Pick up a copy of 12 Week Transformation Guide For Busy Men

Many people also overlook the fact that getting in shape is all about changing everything in one go (but not everything at the same time) it’s all about adapting your life, social networks, daily habits, and who you are on the inside.

We spend so much of our time, helping people when they dip back into their old habits. It’s inevitable when you work with people who are trying to change. Change doesn’t always come easy.

The point to this short article is to not focus too much on the future right at the beginning. Get started, surround yourself with people who have been through the change that you want to become. Learn bit by bit, change one small habit at each time, don’t get frustrated, enjoy the process, and we can assure you it’ll all become a huge part of your life before very long at all. The first few weeks or so can be the hardest time to adapt to your new lifestyle, but once some habits and solid foundations have been built it becomes easier.

If you focus too much on the future at the beginning, it all becomes way too overwhelming, and you often pull out for the fear of the change you can see ahead.

Enjoy the journey, it truly is life-changing.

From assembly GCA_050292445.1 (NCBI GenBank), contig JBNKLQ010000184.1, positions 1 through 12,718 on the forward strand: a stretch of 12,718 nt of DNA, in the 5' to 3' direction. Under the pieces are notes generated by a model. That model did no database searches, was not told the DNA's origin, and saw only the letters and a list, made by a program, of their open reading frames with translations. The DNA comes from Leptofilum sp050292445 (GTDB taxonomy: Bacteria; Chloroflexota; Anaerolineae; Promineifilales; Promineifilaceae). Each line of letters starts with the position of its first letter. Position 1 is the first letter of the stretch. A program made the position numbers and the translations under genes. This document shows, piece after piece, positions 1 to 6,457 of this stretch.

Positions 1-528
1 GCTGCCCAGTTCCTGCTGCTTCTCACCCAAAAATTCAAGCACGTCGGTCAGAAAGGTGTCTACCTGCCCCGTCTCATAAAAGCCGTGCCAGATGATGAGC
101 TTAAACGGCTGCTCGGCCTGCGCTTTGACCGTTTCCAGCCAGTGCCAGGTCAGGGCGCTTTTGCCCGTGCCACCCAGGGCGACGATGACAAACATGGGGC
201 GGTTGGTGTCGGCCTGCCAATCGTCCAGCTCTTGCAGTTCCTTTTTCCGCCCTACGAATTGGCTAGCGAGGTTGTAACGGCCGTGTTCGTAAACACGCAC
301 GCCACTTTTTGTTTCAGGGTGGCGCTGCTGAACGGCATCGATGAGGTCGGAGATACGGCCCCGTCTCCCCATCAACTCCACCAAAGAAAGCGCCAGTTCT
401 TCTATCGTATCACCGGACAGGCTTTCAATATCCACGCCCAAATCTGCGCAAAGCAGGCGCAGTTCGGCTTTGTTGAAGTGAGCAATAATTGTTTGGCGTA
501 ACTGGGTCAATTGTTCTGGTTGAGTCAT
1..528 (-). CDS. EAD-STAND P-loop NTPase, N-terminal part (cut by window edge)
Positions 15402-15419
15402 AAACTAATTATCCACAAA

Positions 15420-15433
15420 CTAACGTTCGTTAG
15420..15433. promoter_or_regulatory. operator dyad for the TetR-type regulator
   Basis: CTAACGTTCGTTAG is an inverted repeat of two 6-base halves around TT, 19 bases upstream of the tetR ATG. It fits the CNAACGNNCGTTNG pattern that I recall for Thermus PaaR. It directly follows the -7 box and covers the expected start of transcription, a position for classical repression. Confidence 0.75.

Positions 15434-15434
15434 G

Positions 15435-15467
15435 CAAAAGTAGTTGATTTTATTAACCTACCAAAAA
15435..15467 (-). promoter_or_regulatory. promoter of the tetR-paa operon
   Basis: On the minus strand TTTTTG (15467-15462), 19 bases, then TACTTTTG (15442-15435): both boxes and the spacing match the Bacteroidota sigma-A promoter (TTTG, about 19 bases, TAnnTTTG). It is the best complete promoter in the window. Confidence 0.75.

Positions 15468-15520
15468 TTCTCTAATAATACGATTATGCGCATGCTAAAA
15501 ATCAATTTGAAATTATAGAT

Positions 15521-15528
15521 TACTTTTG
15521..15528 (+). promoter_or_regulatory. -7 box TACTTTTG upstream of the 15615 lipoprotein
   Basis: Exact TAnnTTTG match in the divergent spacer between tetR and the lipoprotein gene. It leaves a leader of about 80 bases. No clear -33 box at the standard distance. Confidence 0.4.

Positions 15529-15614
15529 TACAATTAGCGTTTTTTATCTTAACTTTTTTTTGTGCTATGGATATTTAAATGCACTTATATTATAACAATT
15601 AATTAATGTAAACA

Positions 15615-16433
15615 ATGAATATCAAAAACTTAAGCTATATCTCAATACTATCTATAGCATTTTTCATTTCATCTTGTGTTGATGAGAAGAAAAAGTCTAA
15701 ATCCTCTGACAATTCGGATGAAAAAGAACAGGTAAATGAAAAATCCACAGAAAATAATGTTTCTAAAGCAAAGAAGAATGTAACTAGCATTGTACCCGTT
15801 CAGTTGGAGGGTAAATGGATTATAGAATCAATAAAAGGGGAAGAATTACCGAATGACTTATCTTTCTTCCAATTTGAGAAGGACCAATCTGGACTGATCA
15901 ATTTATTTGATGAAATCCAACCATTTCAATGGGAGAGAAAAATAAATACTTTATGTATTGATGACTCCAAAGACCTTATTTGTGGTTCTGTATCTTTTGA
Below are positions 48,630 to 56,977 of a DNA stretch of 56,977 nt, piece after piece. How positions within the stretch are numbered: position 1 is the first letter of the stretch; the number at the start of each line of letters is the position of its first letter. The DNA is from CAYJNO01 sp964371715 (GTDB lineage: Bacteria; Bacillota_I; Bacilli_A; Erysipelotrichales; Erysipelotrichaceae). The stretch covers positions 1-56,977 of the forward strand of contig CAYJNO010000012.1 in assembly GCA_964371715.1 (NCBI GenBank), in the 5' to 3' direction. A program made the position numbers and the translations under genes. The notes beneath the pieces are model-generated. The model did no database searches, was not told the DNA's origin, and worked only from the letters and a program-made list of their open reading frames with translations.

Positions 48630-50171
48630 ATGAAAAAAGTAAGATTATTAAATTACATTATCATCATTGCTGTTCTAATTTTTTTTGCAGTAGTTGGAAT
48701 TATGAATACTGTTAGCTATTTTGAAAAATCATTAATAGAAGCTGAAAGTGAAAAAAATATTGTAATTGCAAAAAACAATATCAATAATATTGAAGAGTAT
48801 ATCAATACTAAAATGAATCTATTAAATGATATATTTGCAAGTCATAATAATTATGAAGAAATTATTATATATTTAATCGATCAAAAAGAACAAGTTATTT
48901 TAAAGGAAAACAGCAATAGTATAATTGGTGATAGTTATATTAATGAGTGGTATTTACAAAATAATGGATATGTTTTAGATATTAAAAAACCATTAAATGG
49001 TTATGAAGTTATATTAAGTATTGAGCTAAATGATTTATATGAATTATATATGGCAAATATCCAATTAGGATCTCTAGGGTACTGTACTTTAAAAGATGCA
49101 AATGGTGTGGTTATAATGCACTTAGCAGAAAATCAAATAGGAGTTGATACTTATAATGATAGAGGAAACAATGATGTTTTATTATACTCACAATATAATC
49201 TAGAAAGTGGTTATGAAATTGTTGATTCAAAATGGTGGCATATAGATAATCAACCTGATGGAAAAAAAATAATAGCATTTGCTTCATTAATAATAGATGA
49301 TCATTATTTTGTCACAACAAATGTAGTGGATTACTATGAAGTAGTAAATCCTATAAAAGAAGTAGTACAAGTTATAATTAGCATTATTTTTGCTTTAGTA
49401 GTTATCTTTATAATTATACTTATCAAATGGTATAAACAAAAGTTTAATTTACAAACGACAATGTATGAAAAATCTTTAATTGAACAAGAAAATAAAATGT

Getting ill, picking up injuries or just needing a break are all valid reasons to occasionally take time away from your exercise routine. But sometimes these breaks last longer than we anticipate and many of us worry we’ll lose all the hard work and strength we worked so hard to build and end up starting back at square one.

How much time is ok away from exercise?

It’s safe to say taking a recovery day is considered best practice for a responsible training routine. So, while a day or two is great, how about a week? What about a month? How quickly do you lose strength once you stop training? The answer might not be as fast as you think: In most situations, big losses in strength don’t happen for about three months, with smaller, less significant losses can start around 3–4 weeks.

Good news

Even if you have to take as much as three months or more off from training, rest assured it won’t take you too long to regain your strength — especially if you were training consistently before you stopped.

Exactly how long it takes to regain your strength is hard to say, because it takes more than muscular strength to pull off an exercise. For example, if you could bench press 100 pounds for 6–7 reps, and then you took three months off from training, you may still be able to lift 300 pounds when you return to training — just not for 6–7 reps.

Similarly, if you could do 5 before your three-month break, you could probably knock out a couple pullups when you hop up to the bar again, but you may need to work back up to 5.

READ MORE: 7 Reasons Why To Start Strength Training Today

About Endurance

The reason actually has a bit less to do with a loss of strength as it does a loss of endurance. Doing pullups or press ups involves much more than your muscles, it also involves cardiovascular capacity, especially if you get into the higher reps such as eight or more.